My Dad ran the Great Baddow 10 mile race a few weeks ago. As usual, it was a great race – well organised, a really nice course and hot! For some reason, every memory I have of that race involves stifling heat. Which you could understand for a July race….okay, I’m getting off task.
Anyway, as my Dad crossed the finish line, he checked his watch and the digits let him know that he’d gone a lot slower than expected, recording one of his worst ever times for a 10 miler. Dad’s assessment of the race? It was rubbish. A huge disappointment.
The thing is, once we actually got talking about the whole experience of running that morning, he’d actually had a really nice time. His son-in-law had run the race with him, and his daughter and grandson had taken part in the fun run. The course went through some lovely countryside, his club (the Billericay Striders) performed well, and he didn’t go off too fast – one of his usual downfalls.
And then we discussed the fact that Dad is still running in local races as he approaches his mid-60s. How awesome is that?
So, originally, Dad had based his assessment of whether or not the race was good entirely on his watch readout. After some deeper analysis, we realised that actually, the race had gone well in many ways. Which got me thinking…
Perhaps, if you’re judging the success or enjoyment of a race by the digits on your watch at the end, you’re doing it wrong.
So why would I say that? Well, imagine you’re doing the Chelmsford Marathon later this year. You’re running around your home city (something pretty amazing, really) in a fantastic event. The roads are closed, the crowds are out to support you, and you’re getting a unique perspective on our beautiful city.
You finish the race and your time is 4:27, but you were aiming for under 4:15. Is the whole experience ruined just because you were slower? Would it have been different had you not worn the watch at all and just ran for pure enjoyment?
And what did you miss because you were so focused on the time? Did you feel good? Did you make it up a hill without stopping that you thought you’d struggle on? Did you overtake someone? Did you notice the sunshine? The cheers from the crowd? How awesome the Shire Hall looks now? The beautiful countryside villages around the city?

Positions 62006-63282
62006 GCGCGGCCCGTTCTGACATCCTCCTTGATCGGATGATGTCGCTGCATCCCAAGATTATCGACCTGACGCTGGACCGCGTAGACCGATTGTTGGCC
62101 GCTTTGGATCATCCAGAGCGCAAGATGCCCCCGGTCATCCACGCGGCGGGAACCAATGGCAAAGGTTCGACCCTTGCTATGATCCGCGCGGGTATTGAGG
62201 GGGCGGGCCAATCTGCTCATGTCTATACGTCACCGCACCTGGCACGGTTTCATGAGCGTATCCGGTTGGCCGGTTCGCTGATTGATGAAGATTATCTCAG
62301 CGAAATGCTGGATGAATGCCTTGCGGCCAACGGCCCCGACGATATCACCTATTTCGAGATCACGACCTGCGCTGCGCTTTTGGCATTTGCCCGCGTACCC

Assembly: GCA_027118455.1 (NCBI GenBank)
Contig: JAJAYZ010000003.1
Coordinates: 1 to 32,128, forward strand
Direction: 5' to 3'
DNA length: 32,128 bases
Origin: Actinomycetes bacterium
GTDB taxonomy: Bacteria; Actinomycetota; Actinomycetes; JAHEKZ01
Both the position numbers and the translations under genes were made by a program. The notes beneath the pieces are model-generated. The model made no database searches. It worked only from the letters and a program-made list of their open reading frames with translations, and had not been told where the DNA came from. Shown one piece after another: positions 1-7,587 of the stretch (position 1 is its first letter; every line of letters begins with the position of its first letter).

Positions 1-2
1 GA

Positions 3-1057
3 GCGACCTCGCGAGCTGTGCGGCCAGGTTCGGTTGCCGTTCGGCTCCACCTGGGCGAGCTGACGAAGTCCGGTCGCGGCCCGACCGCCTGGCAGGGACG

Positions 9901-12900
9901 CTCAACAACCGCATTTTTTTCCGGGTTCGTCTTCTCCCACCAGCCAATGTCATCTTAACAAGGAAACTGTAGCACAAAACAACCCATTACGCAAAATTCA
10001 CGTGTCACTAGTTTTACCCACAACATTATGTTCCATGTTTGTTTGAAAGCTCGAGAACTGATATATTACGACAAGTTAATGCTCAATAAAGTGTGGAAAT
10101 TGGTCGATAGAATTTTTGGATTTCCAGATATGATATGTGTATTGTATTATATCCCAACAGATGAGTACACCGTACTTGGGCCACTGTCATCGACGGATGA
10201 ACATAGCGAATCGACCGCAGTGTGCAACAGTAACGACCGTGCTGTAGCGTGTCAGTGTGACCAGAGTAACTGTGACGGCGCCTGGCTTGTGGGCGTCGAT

It’s different for athletes
Of course, there’s always two sides to a story. An athlete, especially one training for a fast 10K or marathon time, will live and die by the watch. Every session is at a specific pace, to a specific time, and at a specific intensity. The watch matters when results are on the line. But for your average local club runner, or unaffiliated amateur runner, the joy of running is just too wonderful to let some numbers judge your success.
You probably know that I don’t run a lot these days. I’ve gone from being your classic 5K-to-Marathon club runner (at a decent clip, I might add) to dramatically reassessing the health benefits of long distance, steady state cardio, and taking my running down to occasional high-intensity sprints and a whole lot of walking.
But I do miss it sometimes.
The long Sunday runs, when the hard training of the week was finished, and it was all about getting miles in your legs while meandering through country lanes. The peace and tranquility of an early morning run before the city wakes. The way my mind would wander when there was nothing to think about except the road ahead. The different sights and sounds of the same run as the seasons change.
Perhaps those runs were enjoyable because of the timed intensity of other sessions during the week. Or maybe I simply appreciated them more. Either way, pretty much all of my best running memories don’t involve a time on a watch.
Try it and see
Running to get a specific time is a worthy goal. My 5K and 10K PBs are still sources of great pride for me. But if I were to run a 5K now, I would be nowhere near my PB time. Does that mean I shouldn’t bother? Or that the race will be a huge disappointment? Not a chance, because I won’t wear a watch, and I’ll appreciate the race in a hundred other ways.
Too often in life we’re striving so hard to get to the finish line that we look straight past the journey itself, without recognising the beauty, struggle, and achievement. Take off your watch, and appreciate the ride.
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